Here we are, a quarter of the way through 2022, and I am just now adding the first update of the year. Hopefully, this will mark a return to more regular posting! Let’s start by wrapping up 2021 with a quick review.
Both in the museum and in the field, 2021 was another productive year for the Castle Museum’s Archaeology Program. Much of winter and early spring were spent in the lab completing analyses and drafting reports on our 2020 fieldwork at the Spencer Woods locale of the Spencer Farm site and in the Shiawassee National Wildlife Refuge. Other projects from the early months of the year include cataloguing and photographing artifacts from our 2020 Frankentrost survey and from recent donations to the museum’s archaeology collection. The Castle Museum was also invited to prepare an exhibit at Saginaw Valley State University celebrating Indigenous Peoples’ Month. This exhibit, featuring artifacts from our archaeology collection, ran through the months of November and December.
Exciting things happened in the Archaeology Repository, too! We began renovations that will nearly double the usable storage space and make it easier to control the air temperature and humidity – both of which are vital to properly care for collections. The additional storage space will make it possible to better organize and expand the collection over time.
2021 also gave us another opportunity to continue our long-standing partnership with the Shiawassee National Wildlife Refuge. Annually since 1999, the Castle Museum has engaged in fieldwork within the refuge including archaeological survey, site monitoring, and test excavations. In recent years, our work at the SNWR has primarily consisted of monitoring known archaeological sites. In 2021, in addition to monitoring sites, we once again conducted test excavations. Our 2021 excavations focused on a possible location for one of the late 19th century boarding houses associated with the Tittabawassee Boom Company. The T. B. Co. is known to have operated several boarding houses for their workers who were engaged in gathering and sorting logs that had been harvested and floated down the Tittabawassee River and its tributaries by various lumber companies working in the Saginaw Valley. Although they were unexpectedly abbreviated, our excavations revealed structural materials, including bricks, nails, plaster, and window glass; personal items such as pipe fragments, a button, and part of shoe or boot heel; food remains, including eggshells and bone fragments; utilitarian objects such as dish and bottle fragments; and many other items. Our findings are consistent with a boarding house location, but more research is needed to confirm the identification.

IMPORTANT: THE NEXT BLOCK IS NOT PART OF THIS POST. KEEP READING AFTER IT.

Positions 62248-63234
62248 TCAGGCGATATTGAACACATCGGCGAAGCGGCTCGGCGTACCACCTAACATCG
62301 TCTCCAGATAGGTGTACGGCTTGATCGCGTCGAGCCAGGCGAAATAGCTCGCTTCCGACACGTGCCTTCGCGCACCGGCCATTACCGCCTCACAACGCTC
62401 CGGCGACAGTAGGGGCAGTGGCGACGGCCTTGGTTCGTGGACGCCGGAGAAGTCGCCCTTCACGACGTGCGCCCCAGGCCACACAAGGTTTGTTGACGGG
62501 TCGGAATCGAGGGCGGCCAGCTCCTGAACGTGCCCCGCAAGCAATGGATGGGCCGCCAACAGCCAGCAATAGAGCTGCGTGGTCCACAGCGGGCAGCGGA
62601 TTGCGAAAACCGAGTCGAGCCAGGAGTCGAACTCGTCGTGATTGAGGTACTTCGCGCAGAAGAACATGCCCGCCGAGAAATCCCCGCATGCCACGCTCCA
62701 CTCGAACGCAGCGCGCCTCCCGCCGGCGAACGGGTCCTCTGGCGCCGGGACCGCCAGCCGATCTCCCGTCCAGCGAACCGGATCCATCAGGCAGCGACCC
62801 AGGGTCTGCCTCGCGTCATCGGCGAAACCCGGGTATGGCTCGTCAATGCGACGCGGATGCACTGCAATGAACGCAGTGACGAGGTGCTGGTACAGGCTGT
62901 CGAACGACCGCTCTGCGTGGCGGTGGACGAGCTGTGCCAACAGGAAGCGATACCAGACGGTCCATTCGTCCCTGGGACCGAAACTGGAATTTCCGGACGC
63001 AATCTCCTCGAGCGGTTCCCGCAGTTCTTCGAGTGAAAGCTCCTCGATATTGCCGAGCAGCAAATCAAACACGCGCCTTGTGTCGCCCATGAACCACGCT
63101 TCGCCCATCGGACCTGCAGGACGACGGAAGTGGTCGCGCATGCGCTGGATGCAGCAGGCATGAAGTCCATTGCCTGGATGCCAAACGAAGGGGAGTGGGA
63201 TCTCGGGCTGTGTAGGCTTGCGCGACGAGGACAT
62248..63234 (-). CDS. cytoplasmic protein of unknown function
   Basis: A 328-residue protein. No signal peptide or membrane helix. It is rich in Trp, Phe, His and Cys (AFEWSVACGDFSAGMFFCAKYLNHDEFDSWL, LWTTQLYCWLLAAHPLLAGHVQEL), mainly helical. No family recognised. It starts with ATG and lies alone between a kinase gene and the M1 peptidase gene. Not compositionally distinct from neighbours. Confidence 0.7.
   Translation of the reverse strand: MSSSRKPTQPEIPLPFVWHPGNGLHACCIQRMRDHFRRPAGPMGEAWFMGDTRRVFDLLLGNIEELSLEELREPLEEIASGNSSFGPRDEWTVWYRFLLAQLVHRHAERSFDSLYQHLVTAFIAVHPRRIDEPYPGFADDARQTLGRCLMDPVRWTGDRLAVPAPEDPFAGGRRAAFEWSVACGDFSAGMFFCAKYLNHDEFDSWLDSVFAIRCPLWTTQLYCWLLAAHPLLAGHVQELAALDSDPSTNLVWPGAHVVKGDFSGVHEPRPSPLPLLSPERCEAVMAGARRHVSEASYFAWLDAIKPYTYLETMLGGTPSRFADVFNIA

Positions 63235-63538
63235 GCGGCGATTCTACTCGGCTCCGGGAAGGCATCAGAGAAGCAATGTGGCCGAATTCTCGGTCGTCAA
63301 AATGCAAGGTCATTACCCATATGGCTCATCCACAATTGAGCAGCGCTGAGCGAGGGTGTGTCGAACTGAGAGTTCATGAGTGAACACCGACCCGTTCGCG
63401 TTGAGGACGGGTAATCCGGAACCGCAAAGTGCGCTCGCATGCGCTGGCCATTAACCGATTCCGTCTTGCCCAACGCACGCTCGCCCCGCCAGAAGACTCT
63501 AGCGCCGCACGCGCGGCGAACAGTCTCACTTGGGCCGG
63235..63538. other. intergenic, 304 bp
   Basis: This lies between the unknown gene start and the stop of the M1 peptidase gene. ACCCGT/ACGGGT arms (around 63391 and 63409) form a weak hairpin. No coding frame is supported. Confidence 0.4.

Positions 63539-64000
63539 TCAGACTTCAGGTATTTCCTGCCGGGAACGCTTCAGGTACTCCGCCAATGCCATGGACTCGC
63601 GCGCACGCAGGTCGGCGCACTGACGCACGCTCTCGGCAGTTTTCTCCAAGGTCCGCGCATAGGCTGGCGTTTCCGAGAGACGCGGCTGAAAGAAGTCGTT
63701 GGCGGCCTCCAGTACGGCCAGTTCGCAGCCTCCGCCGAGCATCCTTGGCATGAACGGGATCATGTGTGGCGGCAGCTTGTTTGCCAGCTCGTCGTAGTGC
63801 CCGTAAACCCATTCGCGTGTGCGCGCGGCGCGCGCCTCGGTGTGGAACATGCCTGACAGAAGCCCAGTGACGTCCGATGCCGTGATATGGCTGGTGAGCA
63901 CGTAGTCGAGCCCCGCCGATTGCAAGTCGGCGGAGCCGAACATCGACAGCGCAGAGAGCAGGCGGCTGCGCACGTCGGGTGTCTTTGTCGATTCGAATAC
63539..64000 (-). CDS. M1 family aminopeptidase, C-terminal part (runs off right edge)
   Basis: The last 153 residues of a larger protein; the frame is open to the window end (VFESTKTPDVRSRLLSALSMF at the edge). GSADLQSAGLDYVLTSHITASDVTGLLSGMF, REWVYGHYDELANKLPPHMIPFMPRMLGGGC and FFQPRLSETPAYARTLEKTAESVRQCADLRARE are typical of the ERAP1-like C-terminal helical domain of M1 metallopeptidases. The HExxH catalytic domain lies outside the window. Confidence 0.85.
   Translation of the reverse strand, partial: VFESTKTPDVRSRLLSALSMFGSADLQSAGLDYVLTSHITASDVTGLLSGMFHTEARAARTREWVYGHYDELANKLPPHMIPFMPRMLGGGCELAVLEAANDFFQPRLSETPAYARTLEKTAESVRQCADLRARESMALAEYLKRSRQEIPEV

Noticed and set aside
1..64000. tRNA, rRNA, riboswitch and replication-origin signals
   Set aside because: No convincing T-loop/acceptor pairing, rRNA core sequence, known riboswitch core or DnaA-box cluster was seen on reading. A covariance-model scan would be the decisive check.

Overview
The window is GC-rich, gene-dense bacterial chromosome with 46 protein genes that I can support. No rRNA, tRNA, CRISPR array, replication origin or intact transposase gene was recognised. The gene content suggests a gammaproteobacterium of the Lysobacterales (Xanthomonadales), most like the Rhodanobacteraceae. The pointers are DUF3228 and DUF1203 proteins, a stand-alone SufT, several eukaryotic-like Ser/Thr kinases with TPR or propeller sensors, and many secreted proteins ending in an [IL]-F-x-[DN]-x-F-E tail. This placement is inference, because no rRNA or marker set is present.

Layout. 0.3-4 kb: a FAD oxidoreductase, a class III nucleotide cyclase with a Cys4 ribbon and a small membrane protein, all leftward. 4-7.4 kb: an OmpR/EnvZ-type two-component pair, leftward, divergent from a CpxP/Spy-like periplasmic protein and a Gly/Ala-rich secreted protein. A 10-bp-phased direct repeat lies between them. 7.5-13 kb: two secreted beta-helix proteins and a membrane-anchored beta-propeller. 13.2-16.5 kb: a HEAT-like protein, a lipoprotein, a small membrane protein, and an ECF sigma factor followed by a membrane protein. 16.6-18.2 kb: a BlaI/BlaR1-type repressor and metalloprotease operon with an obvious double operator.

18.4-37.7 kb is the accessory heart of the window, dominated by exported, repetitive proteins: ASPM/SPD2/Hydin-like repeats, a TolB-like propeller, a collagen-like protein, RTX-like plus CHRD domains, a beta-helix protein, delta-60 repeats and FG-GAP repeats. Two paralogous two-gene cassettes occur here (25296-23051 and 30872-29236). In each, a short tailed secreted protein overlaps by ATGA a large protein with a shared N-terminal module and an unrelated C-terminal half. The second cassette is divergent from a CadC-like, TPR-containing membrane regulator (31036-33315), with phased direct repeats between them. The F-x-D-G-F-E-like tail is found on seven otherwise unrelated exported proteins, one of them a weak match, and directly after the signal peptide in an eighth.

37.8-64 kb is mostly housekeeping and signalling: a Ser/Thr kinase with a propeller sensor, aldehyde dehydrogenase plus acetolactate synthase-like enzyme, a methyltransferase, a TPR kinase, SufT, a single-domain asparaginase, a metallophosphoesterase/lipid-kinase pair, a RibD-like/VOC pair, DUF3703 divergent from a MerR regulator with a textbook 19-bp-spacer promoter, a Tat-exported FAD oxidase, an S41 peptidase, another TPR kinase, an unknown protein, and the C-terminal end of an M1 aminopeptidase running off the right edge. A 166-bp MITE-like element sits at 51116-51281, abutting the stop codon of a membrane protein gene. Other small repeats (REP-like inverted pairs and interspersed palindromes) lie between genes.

2022 promises to be another exciting year of Castle Museum Archaeology. We are looking forward to another field season at the probable T. B. Co. location. When the necessary permits are secured, the weather warms up a bit, and mud season gives way to spring, we will be back at it. Stay tuned for future updates!